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Where the relief and stimulus package falls short


Sunday saw the announcement of the final instalment of India’s ₹20 lakh crore relief-and-stimulus package to provide succour to individuals and businesses hit hard by the coronavirus disease (Covid-19) and the lockdown, and to revive an economy that will shrink this year — by as much as 5.2%, according to one estimate.

The need of the hour was money in hand. It’s the reason the $2-trillion stimulus package announced by the United States (US), at 10% of GDP which is almost the same proportion as India’s (the ₹20 lakh crore works out to a little less than 10% of India’s GDP), is a good benchmark. Almost $600 billion of the $2 trillion is payments to individuals, and leaving aside the unemployment benefits and the forgiving of student loans, an estimated $300 billion in cash was part of the pot. Another $340billion was targeted at state and local governments, much of it for their Covid-19 response. On top of this $2 trillion CARES (Coronavirus Aid, Relief, and Economy Security) package was roughly another $800 billion in emergency fiscal measures and $4 billion in monetary measures. It isn’t just the US; even the United Kingdom’s package has a significant fiscal component — including wage support for self-employed and salaried (but furloughed) employees for three months (up to as much as £2,500 a month).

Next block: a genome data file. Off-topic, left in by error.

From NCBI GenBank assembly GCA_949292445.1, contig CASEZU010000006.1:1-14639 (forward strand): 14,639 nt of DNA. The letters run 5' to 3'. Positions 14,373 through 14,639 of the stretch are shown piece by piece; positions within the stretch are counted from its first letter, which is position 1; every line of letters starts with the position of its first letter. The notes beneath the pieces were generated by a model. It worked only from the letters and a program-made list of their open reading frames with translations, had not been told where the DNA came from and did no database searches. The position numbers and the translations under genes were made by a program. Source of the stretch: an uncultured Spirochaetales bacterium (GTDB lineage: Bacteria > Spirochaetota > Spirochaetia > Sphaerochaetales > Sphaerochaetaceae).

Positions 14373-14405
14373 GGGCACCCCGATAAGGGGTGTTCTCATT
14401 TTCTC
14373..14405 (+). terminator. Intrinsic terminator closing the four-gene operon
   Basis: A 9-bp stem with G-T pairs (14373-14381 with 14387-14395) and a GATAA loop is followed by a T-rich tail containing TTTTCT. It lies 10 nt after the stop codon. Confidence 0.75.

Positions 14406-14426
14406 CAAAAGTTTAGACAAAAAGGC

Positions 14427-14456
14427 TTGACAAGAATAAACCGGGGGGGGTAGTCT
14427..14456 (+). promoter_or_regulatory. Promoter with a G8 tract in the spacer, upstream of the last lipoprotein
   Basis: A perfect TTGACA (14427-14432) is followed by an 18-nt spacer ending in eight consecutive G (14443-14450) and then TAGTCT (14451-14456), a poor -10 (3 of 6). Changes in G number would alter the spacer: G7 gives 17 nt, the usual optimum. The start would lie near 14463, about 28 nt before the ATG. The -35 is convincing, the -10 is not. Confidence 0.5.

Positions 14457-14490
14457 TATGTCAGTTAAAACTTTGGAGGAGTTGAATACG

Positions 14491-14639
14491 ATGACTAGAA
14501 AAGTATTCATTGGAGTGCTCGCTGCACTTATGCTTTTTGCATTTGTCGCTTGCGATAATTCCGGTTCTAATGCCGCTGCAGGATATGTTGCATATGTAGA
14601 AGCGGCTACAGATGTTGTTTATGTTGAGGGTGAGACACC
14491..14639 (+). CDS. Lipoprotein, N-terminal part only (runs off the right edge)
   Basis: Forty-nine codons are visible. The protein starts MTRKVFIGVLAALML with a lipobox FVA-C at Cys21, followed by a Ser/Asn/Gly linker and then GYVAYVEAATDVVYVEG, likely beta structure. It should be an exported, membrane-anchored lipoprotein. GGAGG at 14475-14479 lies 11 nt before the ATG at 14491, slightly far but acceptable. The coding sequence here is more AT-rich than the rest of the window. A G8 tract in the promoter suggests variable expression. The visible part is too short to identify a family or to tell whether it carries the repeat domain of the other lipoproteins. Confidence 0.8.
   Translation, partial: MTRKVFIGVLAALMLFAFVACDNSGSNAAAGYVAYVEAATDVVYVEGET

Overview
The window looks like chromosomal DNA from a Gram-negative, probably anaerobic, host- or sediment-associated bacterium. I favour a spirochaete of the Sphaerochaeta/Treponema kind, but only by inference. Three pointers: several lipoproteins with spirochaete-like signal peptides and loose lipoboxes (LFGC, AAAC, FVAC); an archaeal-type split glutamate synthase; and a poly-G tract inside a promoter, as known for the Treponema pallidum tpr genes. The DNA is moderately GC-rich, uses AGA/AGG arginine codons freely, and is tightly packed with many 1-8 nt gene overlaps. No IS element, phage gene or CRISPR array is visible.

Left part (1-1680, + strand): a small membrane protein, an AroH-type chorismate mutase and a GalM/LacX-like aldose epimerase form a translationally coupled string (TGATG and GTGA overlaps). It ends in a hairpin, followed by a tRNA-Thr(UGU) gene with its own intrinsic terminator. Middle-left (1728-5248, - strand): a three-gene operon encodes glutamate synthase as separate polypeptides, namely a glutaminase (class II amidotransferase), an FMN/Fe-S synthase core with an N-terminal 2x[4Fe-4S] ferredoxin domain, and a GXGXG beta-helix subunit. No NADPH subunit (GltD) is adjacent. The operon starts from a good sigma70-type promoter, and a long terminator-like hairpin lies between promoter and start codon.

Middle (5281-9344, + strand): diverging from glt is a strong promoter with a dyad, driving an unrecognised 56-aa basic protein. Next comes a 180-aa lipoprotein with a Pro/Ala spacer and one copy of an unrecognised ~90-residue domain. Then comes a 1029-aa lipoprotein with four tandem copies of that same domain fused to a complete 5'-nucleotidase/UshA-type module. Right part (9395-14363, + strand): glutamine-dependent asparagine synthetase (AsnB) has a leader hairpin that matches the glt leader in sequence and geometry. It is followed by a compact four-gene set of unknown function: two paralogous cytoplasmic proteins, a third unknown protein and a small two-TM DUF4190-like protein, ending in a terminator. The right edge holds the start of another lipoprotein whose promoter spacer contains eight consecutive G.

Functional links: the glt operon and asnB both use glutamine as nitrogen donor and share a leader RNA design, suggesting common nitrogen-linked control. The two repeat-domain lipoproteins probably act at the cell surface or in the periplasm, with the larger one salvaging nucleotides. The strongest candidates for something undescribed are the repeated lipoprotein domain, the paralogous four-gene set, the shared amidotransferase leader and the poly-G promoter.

Interestingly, many in the US believe that more is needed. To be sure, the US has been ravaged by the pandemic. India is relatively better off. Even if that were to be factored in, the fiscal cost of India’s package is just around a tenth of the ₹20 lakh crore. There haven’t been substantial cash handouts, especially to the middle-class (which got no cash), even though it holds the key to reviving discretionary spending. There hasn’t been either income support or wage protection for businesses, and this could result in a wave of layoffs across India Inc, further depressing birth sentiment and demand. Nor has there been any cash directed at the states, although the Centre has pointed out that they have so far borrowed only 14% of the amount they are authorised to (most states are chary about borrowing because their revenue has taken a hit). To be sure, the package has included a flurry of announcements on reforms, including some radical ones. Some of these were previously announced but not implemented; but others are new, and welcome. However, these are unlikely to immediately improve the financial situation of both individuals and companies — which is what the primary aim of any stimulus package should be.



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